Real ID opposition sparks revisions to national driver's license standard

Pass ID drops controversial proposals, but not all think law's revision went far enough

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Privacy, data security conerns

Privacy and civil rights advocates have blasted Real ID and said that it would result in the creation of a de facto national ID card that could be used to track and snoop on individuals. They have warned that the proposal to link state driver's licenses databases together would greatly increase the potential for data compromise and data theft.

As a result of such concerns, the DHS, which is the agency in charge of implementing Real ID has been pushing back compliance deadlines. After stating earlier that individuals with standard state-issued licenses would not be able to board commercial aircraft starting May 2008, the DHS now says state licenses will be acceptable as identification by federal agencies until December 2014. Individuals age 50 or older will not have to show Real ID cards until December 2017.

Today's proposed bill has received a decidedly mixed response so far. The Center for Democracy and Technology, (CDT), which in the past has expressed concern over the privacy and civil rights implications of Real ID, today welcomed the proposed legislation.

"We think it addresses the main privacy issues we had with Real ID," said Ari Schwartz, executive director of the Washington-based think tank. The removal of the database linking provision, the proposal to limit the official purposes for which the card would be needed and the changes relating to the machine readable data are all good steps, Schwartz said.

The changes effectively counter the likelihood of the card being used for tracking people, while also meeting the 9/11 commission's recommendations, he said. The decision to revise Real ID rather than repeal it altogether as some have called for is a good step, Schwartz said. "We think this was a pragmatic approach," he said.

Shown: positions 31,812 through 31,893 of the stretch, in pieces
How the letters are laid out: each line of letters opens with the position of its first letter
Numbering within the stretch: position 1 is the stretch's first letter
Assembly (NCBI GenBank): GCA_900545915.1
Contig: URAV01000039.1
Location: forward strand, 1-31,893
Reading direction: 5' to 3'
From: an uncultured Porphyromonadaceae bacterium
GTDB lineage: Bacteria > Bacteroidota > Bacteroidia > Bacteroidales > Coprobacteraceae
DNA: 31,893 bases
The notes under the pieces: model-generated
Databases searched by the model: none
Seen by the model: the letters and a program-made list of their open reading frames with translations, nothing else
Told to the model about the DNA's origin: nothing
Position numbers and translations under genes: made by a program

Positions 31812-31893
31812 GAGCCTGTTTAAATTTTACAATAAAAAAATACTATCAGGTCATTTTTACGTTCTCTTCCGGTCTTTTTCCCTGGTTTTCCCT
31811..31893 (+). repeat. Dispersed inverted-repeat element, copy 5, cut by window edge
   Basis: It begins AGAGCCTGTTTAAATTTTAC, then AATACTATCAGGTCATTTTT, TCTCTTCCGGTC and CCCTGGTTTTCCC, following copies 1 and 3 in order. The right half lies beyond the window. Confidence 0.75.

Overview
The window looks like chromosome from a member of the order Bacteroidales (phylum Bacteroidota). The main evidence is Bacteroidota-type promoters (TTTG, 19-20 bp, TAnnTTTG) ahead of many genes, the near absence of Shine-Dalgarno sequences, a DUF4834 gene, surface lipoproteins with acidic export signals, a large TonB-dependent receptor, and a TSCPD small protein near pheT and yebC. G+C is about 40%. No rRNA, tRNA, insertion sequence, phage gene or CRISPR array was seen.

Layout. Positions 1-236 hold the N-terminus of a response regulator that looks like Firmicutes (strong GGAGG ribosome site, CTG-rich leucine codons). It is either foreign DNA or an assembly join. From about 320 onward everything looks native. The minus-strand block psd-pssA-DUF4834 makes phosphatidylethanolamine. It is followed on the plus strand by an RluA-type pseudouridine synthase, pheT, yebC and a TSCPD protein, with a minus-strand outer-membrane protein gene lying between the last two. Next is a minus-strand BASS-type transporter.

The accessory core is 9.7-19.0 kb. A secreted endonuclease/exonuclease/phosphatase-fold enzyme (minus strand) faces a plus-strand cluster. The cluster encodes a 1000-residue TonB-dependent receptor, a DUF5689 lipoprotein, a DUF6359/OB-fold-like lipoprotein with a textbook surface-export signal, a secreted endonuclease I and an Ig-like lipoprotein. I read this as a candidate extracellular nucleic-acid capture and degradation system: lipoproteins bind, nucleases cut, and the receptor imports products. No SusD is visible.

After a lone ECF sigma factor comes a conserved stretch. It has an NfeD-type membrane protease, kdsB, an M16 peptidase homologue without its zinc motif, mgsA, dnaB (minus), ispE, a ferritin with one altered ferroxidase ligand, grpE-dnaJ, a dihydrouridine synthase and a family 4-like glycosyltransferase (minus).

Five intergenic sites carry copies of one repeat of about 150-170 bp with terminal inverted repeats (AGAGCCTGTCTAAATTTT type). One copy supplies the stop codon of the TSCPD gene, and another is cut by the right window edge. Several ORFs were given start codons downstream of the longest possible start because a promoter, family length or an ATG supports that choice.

But Janice Kephart, director of national security policy at the Center for Immigration Studies, blasted Pass ID, saying it would do nothing to improve security. "It is in fact a dumbing down of ID verification [practices]," Kephart said. "I would call in a Pass on anything ID Act."

"It would not conform at all to the 9/11 commission standard and would help terrorists get on airplanes," she said. The proposed legislation will only introduce confusion, give states money without accountability, roll back airport security and eliminate information sharing between states, she said.

The American Civil Liberties Union (ACLU), which has been an ardent critic of Real ID, today expressed dissatisfaction with the proposed bill. It said in a statement that while Pass ID included some welcome privacy protections, the legislation "could ultimately resurrect the discredited Real ID Act and become the basis for a National ID."

The statement pointed to the widespread opposition to Real ID in many states and said the law should have been repealed rather than "fixed."

Copyright © 2009 IDG Communications, Inc.

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